{¶ 13} The central issue in this case is whether the Burdettes' losses are covered under the State Farm policy and involves construction of the automobile exclusion in the policy as well as language pertaining to the policy's PCOH provisions.

         {¶ 14} An insurance policy is a contract whose interpretation is a matter of law, subject to de novo review. Nationwide Mut. Fire Ins. Co. v. Guman Bros. Farm, 73 Ohio St.3d 107, 108 (1995). The insurance contract must be examined as a whole, and a court will presume that the intent of the parties is reflected in the language used in the policy. Cincinnati Ins. Co. v. CPS Holdings, Inc., 115 Ohio St.3d 306, 2007-Ohio-4917, ¶ 7. Terms in an insurance policy must be given their plain and ordinary meaning, and only where an insurance policy is ambiguous and susceptible of more than one interpretation must the policy language be liberally construed in favor of the insured or claimant seeking coverage. DICE., Inc. v. State Farm Ins. Co., 6th Dist. Lucas No. L-11-1006, 2012-Ohio-1563, ¶ 22, citing Buckeye Union Ins. Co. v. Price, 39 Ohio St.2d 95 (1974).

         {¶ 15} The Burdettes first argue that State Farm is liable for their losses because as an employee or volunteer worker of JimJam, Bell was an "insured" under the State Farm policy and the exclusion from use of an automobile does not apply.

         {¶ 16} The State Farm policy consists of two main sections. Section I is entitled "PROPERTY" and Section II is entitled "LIABILITY." Section II is further divided into "Coverage L - Business Liability" and "Coverage M - Medical Expenses." Coverage L lists several exclusions of coverage, including for "Aircraft, Auto or Watercraft." As relevant here, this specific exclusion provides that "this insurance does not apply to 'Bodily injury' or 'property damage' arising out of the ownership or use of any 'auto' owned or operated by any insured." See Section II - Exclusions, Paragraph 8. "Use also includes operation and 'loading and unloading.'" Id. Paragraph 8 is, however, modified by Paragraph 8.e which stated that "[t]his exclusion does not apply to 'Bodily injury' or 'property damage' arising out of the use of any 'non-owned auto' in your business by any person[.]" However, Endorsement CMP-4765 modified the exclusions provision of the policy by deleting Paragraph 8.e.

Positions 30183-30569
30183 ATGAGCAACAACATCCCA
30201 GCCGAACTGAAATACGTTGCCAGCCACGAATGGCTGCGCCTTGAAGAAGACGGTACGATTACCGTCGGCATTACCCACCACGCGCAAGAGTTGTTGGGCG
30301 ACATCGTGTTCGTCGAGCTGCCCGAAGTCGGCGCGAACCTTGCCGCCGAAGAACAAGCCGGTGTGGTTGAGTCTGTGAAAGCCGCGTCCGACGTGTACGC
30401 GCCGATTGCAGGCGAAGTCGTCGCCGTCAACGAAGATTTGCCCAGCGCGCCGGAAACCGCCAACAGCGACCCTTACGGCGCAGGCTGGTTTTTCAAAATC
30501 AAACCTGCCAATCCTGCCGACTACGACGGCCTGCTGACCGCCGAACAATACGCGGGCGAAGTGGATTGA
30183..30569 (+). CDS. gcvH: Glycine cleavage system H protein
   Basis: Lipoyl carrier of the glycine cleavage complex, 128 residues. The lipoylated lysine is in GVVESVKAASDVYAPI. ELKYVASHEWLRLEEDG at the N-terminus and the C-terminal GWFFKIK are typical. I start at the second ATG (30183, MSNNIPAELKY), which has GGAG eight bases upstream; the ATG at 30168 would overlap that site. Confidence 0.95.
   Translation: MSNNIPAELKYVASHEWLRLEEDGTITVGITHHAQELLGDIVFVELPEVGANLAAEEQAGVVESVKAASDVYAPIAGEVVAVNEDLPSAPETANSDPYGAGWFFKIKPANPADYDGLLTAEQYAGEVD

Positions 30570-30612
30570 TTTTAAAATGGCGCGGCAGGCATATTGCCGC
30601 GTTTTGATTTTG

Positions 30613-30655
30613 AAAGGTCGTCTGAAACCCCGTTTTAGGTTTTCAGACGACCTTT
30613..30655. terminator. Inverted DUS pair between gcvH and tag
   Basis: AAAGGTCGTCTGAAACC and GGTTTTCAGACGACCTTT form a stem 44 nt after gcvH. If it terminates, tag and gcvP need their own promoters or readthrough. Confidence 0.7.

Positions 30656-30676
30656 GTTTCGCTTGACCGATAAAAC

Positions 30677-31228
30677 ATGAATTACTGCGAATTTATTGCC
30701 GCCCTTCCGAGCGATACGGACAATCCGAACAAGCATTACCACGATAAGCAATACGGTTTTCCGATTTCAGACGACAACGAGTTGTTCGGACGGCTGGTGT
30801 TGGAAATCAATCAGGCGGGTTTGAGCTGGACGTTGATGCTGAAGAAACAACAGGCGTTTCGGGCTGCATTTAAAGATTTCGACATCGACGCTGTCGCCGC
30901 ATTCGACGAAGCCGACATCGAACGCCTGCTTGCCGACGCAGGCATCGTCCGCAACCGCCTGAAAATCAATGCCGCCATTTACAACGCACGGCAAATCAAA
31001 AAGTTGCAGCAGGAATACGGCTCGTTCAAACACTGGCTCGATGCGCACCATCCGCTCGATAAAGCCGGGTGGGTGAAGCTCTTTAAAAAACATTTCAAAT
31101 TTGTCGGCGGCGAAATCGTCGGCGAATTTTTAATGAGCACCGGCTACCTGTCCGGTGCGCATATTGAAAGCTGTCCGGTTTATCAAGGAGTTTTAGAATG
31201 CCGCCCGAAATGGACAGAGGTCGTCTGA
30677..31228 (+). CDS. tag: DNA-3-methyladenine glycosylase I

{¶ 17} Thus, stated more simply, Paragraph 8 generally excluded coverage for losses arising from the ownership or use of any automobile by any insured. Paragraph 8.e provided an exception to this exclusion by extending coverage for losses arising from the use of non-owned automobiles in JimJam's business by any person. However, Endorsement CMP-4765 deleted Paragraph 8.e from the policy and the coverage that would otherwise apply to the business use of a "non-owned auto." ...